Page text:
Republicans at the national level want Oklahoma City’s progressive residents to accept their fate as outnumbered, outgunned voters in a bright red state. But the reality on the ground is not what they think in Oklahoma County.
When I moved back to Oklahoma nearly 30 years ago, there were six congressional districts. Of those six, four seats were held by Democrats: Mike Synar in the 2nd Congressional District, Wes Watkins in the 3rd, Dave McCurdy in the 4th and Glenn English in the 6th. The only Republican strongholds were the urban centers of Oklahoma City and Tulsa, where Mickey Edwards served in the 5th and Jim Inhofe in the 1st, respectively.
Our senate delegation was evenly divided in 1990, with Republican U.S. Sen. Don Nickles and Democratic U.S. Senator David Boren, who won all 77 counties as the incumbent that year against Republican Stephen Jones, who would go on to represent Timothy McVeigh at trial.
Then the red wave happened in 1994 and almost everything changed.
That year, Inhofe won Boren’s senate seat when Boren retired to become president of the University of Oklahoma, and Oklahoma sent only one Democrat to Washington, D.C.: William Brewster in the 3rd.
OpinionFrom George Lang, our lead opinion columnist
As for the 5th that includes Oklahoma City, it was a bloodbath for Democrats. Ernest Istook won 78 percent of the vote, besting predecessor Edwards by nine points.
Oklahoma City Democrats who did not become Republicans in the wake of the red wave learned to keep to themselves. In the days before social media, It was easy for Democrats to believe that each of them was alone in their neighborhood, their city, and their congressional district.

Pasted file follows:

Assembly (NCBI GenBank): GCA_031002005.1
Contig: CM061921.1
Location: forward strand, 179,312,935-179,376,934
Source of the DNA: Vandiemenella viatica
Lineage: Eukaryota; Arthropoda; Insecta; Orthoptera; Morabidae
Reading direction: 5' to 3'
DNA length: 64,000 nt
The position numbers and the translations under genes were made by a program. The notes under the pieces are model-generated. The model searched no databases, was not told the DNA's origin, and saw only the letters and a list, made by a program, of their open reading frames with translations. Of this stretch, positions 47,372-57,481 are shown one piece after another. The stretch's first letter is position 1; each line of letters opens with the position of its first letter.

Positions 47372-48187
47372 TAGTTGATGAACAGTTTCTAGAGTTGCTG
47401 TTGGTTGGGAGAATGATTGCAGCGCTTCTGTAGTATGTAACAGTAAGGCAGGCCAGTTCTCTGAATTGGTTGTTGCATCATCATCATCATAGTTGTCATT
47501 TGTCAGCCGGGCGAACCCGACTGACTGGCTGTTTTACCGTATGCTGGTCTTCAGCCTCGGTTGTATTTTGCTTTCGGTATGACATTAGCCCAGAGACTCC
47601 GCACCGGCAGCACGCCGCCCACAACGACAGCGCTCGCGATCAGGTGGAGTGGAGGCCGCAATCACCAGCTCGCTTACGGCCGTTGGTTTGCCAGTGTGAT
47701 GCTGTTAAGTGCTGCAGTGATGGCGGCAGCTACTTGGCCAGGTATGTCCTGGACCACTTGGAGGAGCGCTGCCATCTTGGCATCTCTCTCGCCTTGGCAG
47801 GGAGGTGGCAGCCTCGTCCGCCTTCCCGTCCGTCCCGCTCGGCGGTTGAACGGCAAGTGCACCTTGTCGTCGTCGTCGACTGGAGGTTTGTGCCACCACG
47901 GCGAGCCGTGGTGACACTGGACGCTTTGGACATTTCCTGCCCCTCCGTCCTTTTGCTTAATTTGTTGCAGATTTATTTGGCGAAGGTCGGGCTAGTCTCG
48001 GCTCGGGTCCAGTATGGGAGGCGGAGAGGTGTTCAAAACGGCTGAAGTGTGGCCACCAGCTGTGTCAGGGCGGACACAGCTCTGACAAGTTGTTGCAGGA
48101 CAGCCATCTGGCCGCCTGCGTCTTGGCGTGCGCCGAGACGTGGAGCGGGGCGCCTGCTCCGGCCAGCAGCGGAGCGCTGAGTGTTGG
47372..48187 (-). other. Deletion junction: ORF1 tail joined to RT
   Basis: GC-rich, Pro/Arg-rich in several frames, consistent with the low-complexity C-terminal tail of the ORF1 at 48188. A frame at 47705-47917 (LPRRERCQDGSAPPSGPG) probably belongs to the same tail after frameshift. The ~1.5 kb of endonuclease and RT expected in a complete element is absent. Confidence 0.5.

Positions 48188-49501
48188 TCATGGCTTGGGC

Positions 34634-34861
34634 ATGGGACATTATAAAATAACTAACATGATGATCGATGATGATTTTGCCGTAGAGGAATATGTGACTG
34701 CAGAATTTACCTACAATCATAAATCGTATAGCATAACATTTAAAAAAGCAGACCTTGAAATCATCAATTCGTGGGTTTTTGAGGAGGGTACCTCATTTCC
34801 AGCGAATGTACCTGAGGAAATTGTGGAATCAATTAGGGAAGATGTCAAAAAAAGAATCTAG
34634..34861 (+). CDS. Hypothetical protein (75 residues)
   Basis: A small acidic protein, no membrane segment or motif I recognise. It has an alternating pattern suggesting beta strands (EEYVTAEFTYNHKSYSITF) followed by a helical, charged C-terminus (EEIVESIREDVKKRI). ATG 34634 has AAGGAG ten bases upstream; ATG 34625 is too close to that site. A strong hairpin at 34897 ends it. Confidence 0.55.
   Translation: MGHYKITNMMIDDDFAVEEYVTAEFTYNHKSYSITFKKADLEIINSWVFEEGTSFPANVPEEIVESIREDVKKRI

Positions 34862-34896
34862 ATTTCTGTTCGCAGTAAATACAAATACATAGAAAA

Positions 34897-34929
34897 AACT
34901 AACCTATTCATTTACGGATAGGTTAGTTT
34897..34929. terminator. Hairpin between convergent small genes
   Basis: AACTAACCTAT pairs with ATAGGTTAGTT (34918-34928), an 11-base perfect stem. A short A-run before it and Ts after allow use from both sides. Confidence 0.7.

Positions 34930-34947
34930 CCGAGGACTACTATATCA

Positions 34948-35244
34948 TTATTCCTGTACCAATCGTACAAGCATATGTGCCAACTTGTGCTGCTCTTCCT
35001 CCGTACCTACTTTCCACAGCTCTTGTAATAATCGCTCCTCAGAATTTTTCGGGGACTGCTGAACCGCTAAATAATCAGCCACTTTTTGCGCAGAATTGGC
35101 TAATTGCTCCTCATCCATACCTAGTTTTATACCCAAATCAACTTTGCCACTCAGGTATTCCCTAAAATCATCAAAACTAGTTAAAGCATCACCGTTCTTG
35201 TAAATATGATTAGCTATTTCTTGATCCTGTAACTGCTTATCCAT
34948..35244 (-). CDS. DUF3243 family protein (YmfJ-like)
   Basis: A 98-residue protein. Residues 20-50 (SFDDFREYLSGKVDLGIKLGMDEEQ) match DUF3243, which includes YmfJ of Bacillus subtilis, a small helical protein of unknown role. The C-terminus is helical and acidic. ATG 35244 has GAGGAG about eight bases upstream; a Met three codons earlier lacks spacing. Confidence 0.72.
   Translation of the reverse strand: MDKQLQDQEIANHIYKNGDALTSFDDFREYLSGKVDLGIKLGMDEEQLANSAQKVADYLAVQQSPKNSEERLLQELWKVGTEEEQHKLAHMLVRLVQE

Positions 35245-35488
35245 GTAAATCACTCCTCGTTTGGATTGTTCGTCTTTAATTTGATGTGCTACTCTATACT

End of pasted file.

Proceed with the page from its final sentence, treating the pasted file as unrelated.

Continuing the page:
This time around, Republicans are pouring money into the Oklahoma City media market to unseat Horn, but a significant change is taking place in Oklahoma City that cannot be overcome by dollars alone.
According to data released Jan. 15 by the Oklahoma State Election Board, Oklahoma County is 37% Democrat and 43% Republican, with the remaining 20% either registered as independents or Libertarians.
That is a mere six-point spread between Democratic and Republican parties, a figure unfathomable as recently as 2018 when SoonerPoll confidently gave Russell a 10-point advantage over Horn.
On top of that, Democrats flipped four state House seats in the Oklahoma City metro in 2018, and a newly confident Oklahoma Democratic Party is coming for the rest.
Conventional wisdom about Oklahoma County voting habits did not hold, and they still don’t hold, no matter how Republicans argue that demographic changes are responsible for the reversal of fortune. No demographic shift can account for the near-parity of the two parties here, and it has more to do with urban versus rural attitudes than anything else.
Most American metro areas with over 1 million populations are represented by Democrats at both the national and state levels, and Oklahoma County follows suit as a purple county that voted for Democratic gubernatorial candidate Drew Edmondson by about 28,000 votes over Gov. Kevin Stitt in 2018.
The hinterlands surrounding Oklahoma County tell a different story. Suburban, exurban and rural populations in Logan, Lincoln, Canadian and Cleveland counties still boast strongly Republican constituencies.
This results in an enormous urban-rural divide in how citizens prefer to be governed and represented, and the state of Oklahoma is still overwhelmingly rural.
Oklahoma County’s future as a blue island in a red sea is practically assured, with only Tulsa County possibly joining the archipelago.
With this in mind, Oklahoma’s 5th District will not be a sure thing for either party for years to come, but Democrats are ascendant.
Urban values like improved social services, bike lanes, mass transport and equality between races and sexes will continue to be important in Oklahoma County as its population grows. It is likely that no amount of anti-Nancy Pelosi politicking can overcome that.
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